Using a LCS improves depot iteration time since they are not uploaded and distributed through the public Steam network. Instead, all the depot content is stored on your LCS in chunk files and served to Steam clients that have access to your LCS.

Read more about SteamPipe Local Content Server in the Steamworks documentation.

Can you delete something from the history?

We do not delete history entries and as the process is entirely automated, any other Steam client or automated bot would have archived the same data at the given time.

This is especially relevant for information that also appears on the store page, which is indexed by many different sites such as If you do not wish to leak data, don't publish that information via the Steam partner backend in the first place.

My game does not display Twitch viewers on SteamDB charts

We use IGDB to link games on Twitch to Steam games. Contact IGDB admins so they can correctly update the metadata for your game on Once updated there, it should make Twitch charts appear on our website on your game's page.

Technical Definitions


An application can have multiple branches. Other than the "public" branch, there can be other branches. Other branches are often used for storing an older version of the game for people to downgrade to, or for testing new patches/content. These can often be found in the "Betas" tab in the app's properties in the Steam client. Some branches might require a password, and they won't be visible in the drop-down list until the correct password is entered.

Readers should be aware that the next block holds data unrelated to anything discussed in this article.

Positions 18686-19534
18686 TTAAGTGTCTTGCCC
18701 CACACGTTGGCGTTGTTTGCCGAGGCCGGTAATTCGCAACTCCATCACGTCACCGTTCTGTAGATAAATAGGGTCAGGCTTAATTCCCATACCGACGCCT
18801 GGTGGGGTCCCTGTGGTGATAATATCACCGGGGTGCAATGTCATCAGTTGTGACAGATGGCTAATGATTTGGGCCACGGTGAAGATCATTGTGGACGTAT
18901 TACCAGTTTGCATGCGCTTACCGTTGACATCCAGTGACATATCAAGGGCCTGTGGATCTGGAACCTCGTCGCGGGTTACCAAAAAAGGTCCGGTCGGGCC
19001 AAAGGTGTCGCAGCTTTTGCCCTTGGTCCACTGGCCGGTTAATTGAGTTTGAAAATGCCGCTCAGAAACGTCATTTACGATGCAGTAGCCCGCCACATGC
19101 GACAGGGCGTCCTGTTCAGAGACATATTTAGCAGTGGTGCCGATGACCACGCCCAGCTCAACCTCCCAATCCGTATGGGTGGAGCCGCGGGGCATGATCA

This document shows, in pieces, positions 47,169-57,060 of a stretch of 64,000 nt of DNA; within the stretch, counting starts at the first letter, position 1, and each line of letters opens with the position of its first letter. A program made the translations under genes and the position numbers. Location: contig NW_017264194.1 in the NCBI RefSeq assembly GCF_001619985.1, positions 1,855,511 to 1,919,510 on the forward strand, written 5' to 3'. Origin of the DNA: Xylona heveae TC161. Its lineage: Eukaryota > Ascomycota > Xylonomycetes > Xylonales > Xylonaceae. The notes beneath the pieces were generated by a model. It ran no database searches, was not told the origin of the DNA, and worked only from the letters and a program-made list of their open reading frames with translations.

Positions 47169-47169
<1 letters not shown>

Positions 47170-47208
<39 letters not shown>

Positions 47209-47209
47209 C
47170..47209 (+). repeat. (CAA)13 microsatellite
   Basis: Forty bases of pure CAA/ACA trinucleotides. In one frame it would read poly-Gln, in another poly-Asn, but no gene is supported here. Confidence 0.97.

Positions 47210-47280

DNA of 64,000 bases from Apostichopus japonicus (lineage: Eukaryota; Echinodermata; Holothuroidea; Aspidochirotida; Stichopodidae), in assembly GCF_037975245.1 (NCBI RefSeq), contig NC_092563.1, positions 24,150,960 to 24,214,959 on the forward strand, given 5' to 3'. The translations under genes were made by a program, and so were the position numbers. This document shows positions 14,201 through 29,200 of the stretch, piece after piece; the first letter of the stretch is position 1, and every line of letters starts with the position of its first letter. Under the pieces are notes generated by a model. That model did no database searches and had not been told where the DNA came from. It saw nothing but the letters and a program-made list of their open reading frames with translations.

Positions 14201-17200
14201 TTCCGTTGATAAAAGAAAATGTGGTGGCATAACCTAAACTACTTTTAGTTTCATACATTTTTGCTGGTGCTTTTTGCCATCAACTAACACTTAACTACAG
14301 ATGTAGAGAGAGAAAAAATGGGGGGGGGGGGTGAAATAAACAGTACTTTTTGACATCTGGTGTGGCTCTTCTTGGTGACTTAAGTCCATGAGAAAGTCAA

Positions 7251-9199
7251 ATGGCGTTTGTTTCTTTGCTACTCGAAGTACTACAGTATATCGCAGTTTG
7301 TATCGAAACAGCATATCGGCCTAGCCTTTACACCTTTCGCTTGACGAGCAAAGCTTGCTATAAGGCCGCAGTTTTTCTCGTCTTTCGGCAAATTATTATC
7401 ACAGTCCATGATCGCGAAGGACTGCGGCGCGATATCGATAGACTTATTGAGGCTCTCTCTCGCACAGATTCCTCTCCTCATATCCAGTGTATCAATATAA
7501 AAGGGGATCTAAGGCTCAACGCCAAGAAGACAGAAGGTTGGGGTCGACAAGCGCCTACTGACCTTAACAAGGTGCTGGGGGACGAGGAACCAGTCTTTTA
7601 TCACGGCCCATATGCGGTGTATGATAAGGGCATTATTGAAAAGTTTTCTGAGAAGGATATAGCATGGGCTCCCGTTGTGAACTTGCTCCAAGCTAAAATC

Read more about branches in Steamworks documentation.


An Application (or app) is the main representation of a product on Steam. An App generally has its own store page, its own Community Hub, and is what appears in customers' libraries.

Read more about apps in Steamworks documentation.


Steam Bundles is a feature that allows multiple products to be bundled together at a discount to provide additional value and benefit to your best fans. Steam bundles are a collection of multiple packages.

Read more about bundles in Steamworks documentation.


A package (also known as sub) is a collection of one or more application and depot that can be sold via Steam or can be granted to users based on the activation of a Steam key.

After a user purchases or activates a package, the contents of that package dictate which applications or depot contents the user has permission to download and launch.